During the two hour siege, police repeatedly fired teargas in the direction of the station with two canisters being fired behind the platform fence, two on the tracks of Platform 1, one onto the station pedestrian overpass, one onto the station roof, two more onto the station floor, one of which missed.
Private employee Dewi Nurita was one of the victims of the teargas. At the time she had just arrived at the Palmerah station. In front of her she could see many students preparing to go home after the action. All of a sudden three teargas canisters landed close to where she was standing.
She coughed. Her eyes watered. The teargas hurt her eyes. “I almost died”, said Nurita.
The teargas made it difficult for many people at the station to flee to safety. Some fell unconscious and others were short of breath. Others tried to get out of the train station.
Since 10.30 pm the students had begun to disbursing. After this, the crowd became mixed with the majority coming from local residents. They stayed until 2 in the morning.
For five hours the Palmerah station traffic intersection had been a focus of the attack.
During the clashes, at least 14 vehicles were torched. Four near the Palmerah market, six at the Palmerah intersection and five inside the Palmerah police traffic post.
A man with an anxious look on his face approached me at the intersection. “Which media are you from? Can you help me?”.
The man, named Anka, who worked at a shopping centre in Senayan, said he had just come back from a date with his girlfriend. But when he returned home, his motorcycle was stopped by police because there was a clash at the Palmerah station intersection.
He decided to find somewhere save and leave his motorbike. Unfortunately, when he returned it had been torched. “My motorbike was there”, he said pointing to a motorbike workshop blackened by fire.
High-school students fight back
Violent incidents at the same located were repeated the next day when technical high-school students arrived at the DPR building.
Since yesterday, Wednesday afternoon, waves of high-school students heading for the front of the DPR building were blocked by police in the Semanggi area. Others were stopped in front of the Metro Jaya regional police headquarters. By afternoon around 200 high-school students had been arrested.
The high-school students were more determined in fighting back against excessive acts by police and videos circulating on social media recorded this resistance.
One video depicted a police officer stopping a high-school student on a motorcycle, then kicking them. The student’s friends fought back, kicking, hitting and attacking the police officers until they fled in disarray.
Another video showed a high-school students’ delight when they were sprayed with water from a water cannon. Another showed a wave of high-school students filling the road, running and shouting.
A poster from a photograph which captured the demonstration by the high-school students depicts the attitude and psyche of the clashes that day: “University Students Speak, High-School Students Act”, it read.
It was this psyche which hardened during one heated clash in an area near the DPR building that night.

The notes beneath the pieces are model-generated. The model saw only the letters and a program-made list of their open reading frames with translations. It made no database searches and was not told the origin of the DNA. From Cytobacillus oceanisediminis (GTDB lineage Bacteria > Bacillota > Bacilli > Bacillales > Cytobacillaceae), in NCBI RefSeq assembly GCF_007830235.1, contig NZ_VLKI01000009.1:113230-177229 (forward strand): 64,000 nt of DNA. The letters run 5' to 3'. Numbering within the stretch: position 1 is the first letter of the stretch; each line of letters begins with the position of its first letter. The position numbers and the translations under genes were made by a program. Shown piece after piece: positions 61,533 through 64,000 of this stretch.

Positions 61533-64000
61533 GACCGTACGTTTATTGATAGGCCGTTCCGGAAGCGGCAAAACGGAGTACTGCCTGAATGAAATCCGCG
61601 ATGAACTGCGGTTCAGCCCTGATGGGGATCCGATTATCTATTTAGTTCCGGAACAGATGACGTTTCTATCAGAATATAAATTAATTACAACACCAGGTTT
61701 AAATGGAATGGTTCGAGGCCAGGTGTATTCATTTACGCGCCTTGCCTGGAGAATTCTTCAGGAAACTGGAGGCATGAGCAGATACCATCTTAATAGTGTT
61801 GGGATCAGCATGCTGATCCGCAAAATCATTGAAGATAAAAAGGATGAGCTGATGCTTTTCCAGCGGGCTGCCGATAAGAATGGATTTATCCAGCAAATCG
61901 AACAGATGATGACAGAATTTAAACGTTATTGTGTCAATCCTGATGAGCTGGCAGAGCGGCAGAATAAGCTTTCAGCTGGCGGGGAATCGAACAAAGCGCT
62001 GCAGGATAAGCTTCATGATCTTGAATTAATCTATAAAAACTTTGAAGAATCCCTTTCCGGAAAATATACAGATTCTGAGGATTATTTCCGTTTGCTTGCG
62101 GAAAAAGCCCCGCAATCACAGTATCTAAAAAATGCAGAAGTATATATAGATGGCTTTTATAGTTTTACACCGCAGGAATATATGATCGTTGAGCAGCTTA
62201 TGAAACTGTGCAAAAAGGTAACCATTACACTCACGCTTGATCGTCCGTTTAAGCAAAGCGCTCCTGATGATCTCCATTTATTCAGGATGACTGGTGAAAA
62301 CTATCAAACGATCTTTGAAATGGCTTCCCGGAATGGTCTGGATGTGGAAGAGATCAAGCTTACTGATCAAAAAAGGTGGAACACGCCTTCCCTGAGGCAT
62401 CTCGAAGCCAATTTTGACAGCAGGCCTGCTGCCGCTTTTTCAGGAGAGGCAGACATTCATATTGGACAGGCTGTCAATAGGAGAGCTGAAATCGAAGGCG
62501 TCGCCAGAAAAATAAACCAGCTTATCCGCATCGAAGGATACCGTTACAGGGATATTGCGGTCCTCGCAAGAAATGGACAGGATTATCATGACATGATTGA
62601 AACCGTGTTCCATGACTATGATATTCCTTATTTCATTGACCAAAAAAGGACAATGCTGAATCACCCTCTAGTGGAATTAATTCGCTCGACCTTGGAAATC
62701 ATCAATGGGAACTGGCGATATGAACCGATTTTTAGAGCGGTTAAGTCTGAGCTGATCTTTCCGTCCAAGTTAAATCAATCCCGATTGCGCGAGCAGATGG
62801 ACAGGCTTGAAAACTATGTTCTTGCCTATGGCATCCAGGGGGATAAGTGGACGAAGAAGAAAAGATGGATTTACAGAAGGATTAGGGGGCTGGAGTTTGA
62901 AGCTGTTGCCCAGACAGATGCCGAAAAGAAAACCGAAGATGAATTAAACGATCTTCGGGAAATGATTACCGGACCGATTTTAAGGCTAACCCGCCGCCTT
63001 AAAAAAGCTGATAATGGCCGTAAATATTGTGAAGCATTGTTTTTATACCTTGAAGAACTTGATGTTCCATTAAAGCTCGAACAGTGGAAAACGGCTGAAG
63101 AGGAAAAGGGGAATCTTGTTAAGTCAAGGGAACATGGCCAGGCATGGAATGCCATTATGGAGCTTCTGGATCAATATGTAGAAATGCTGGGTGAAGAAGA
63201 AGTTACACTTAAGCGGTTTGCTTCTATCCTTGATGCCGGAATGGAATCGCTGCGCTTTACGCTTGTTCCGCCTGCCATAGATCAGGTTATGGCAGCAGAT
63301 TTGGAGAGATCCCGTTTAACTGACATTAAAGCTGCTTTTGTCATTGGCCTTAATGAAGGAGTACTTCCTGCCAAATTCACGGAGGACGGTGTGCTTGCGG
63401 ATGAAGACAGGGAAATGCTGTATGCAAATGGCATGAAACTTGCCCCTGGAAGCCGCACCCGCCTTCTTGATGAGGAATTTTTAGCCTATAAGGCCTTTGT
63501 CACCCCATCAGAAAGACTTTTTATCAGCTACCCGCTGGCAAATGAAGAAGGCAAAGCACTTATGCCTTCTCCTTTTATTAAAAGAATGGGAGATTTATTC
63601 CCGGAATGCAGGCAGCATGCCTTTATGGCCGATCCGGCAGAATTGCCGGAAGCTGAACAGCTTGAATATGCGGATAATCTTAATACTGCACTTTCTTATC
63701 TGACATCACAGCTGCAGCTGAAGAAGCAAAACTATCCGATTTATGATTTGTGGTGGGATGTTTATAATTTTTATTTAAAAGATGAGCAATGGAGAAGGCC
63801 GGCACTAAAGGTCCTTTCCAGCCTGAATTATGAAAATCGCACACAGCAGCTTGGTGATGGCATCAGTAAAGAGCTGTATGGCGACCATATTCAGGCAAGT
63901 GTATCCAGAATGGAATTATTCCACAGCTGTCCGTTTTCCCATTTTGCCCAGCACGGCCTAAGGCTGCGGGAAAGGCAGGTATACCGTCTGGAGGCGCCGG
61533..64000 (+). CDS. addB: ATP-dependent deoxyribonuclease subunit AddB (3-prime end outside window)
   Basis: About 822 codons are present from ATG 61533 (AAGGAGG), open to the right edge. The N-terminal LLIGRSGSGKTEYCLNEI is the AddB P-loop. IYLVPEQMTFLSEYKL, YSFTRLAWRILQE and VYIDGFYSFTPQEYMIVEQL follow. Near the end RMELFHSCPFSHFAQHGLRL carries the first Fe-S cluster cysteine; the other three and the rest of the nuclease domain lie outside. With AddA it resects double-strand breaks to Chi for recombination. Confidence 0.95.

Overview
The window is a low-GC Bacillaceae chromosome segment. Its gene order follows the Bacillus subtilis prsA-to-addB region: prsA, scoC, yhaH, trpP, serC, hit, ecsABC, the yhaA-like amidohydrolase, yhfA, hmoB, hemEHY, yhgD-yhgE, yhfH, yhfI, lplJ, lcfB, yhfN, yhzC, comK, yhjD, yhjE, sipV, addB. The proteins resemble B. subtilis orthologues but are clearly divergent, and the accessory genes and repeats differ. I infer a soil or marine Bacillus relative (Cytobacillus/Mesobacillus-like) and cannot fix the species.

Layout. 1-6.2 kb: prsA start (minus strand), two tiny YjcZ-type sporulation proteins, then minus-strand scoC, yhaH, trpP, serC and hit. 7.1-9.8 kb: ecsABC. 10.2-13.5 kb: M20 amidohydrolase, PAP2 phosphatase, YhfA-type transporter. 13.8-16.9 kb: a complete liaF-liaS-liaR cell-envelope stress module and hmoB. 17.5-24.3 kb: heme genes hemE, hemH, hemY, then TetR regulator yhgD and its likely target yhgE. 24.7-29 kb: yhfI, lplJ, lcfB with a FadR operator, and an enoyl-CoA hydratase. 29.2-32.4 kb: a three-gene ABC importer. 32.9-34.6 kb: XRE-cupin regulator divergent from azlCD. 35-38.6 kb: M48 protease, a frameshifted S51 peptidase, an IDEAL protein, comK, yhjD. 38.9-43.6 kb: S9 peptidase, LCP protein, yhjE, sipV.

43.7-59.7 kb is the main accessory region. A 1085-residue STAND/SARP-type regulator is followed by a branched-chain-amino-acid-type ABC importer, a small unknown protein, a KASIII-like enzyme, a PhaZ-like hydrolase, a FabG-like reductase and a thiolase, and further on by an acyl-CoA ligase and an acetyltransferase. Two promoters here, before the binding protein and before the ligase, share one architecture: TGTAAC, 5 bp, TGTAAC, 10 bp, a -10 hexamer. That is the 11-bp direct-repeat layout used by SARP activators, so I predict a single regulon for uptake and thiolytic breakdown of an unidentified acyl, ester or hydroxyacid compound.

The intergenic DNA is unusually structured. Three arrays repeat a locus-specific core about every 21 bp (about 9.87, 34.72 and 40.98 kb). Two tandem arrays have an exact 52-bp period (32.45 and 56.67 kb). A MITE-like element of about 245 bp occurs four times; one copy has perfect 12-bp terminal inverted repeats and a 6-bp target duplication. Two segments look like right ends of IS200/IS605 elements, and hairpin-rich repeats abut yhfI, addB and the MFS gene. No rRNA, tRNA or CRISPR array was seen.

The student’s anger was ignited by the police indiscriminately firing teargas in the Palmerah area, local residents gathered on the train tracks on Jl Tentara Pelajar at 7.30 pm in the evening.
In front of them was a brigade of Mobile Brigade (Brimob) combat troops with riot shields and helmets who had closed off Jl Gelora. Every now and then the Brimob officers fired teargas to disburse the protesters.
Back at the grounds of the DPR, scores of Brimob officers were still waiting. At 8 pm, Central Jakarta municipal police chief Harry Kurniawan ordered them to force the protesters back. Scores of Brimob and intelligence officers exited the DPR through the pedestrian gate.
The protesters scattered in the direction of Bendungan Hilir, Bentara Budaya Jakarta and the Palmerah market. Brimob officers took turns in taking control of the train tracks on Jl Tentara Pelajar.
On several occasions protesters pelted the police with rocks and glass bottles. Broken glass, stones, teargas canisters and burning rubbish was scattered over the road. Police conducted several sweeps of the area.
Arrests, journalists attacked
Towards 9 pm, scores of police and intelligence officers arrested 14 people who they alleged were “provocateurs”, who had been hiding in the vicinity of Bentara Budaya Jakarta. This journalist was only able to see this by moving slowly as if they were one of the intelligence officers.
They were arrested one by one. Their shirts and trousers were removed leaving them wearing only underpants. The police and intelligence officers punched and hit them. They were then gathered at one point while they waited for a police detention vehicle to arrive.
A short time later a person was grabbed and accused of being a demonstrator. The man denied this and claimed to be a journalist. “Pak [Mr], I’m a journalist. Don’t hit me. Be professional”, he said.
The man was wearing a T-shirt and the words Kompas.id were printed on his jacket.
The police however didn’t believe him and he was hit, his bag tossed and his portable keyboard removed from his bag. The man shouted and resisted saying that the police should not treat journalists roughly. He objected to his keyboard being thrown onto the road.
This journalist tried to intervene telling police that we are journalists (Tirto is still checking the identity of the journalist).
A short time earlier at the same location a motorcycle belonging to Putera Negara, an online journalist from Okezone.com, was torched by protesters at the back gates of the parliamentary complex.
The motorbike, which was hurriedly parked at the Palmerah traffic post because there was clash, was set fire to after high-school students tried to force their way into the DPR complex through the pedestrian access gate.
“I tried to save myself because the panicking protesters were throwing stones and other things”, said Putera.
[Translated by James Balowski. The original title of the article was “Reformasi Dikorupsi: Bentrok Polisi dan Demonstran di DPR”.]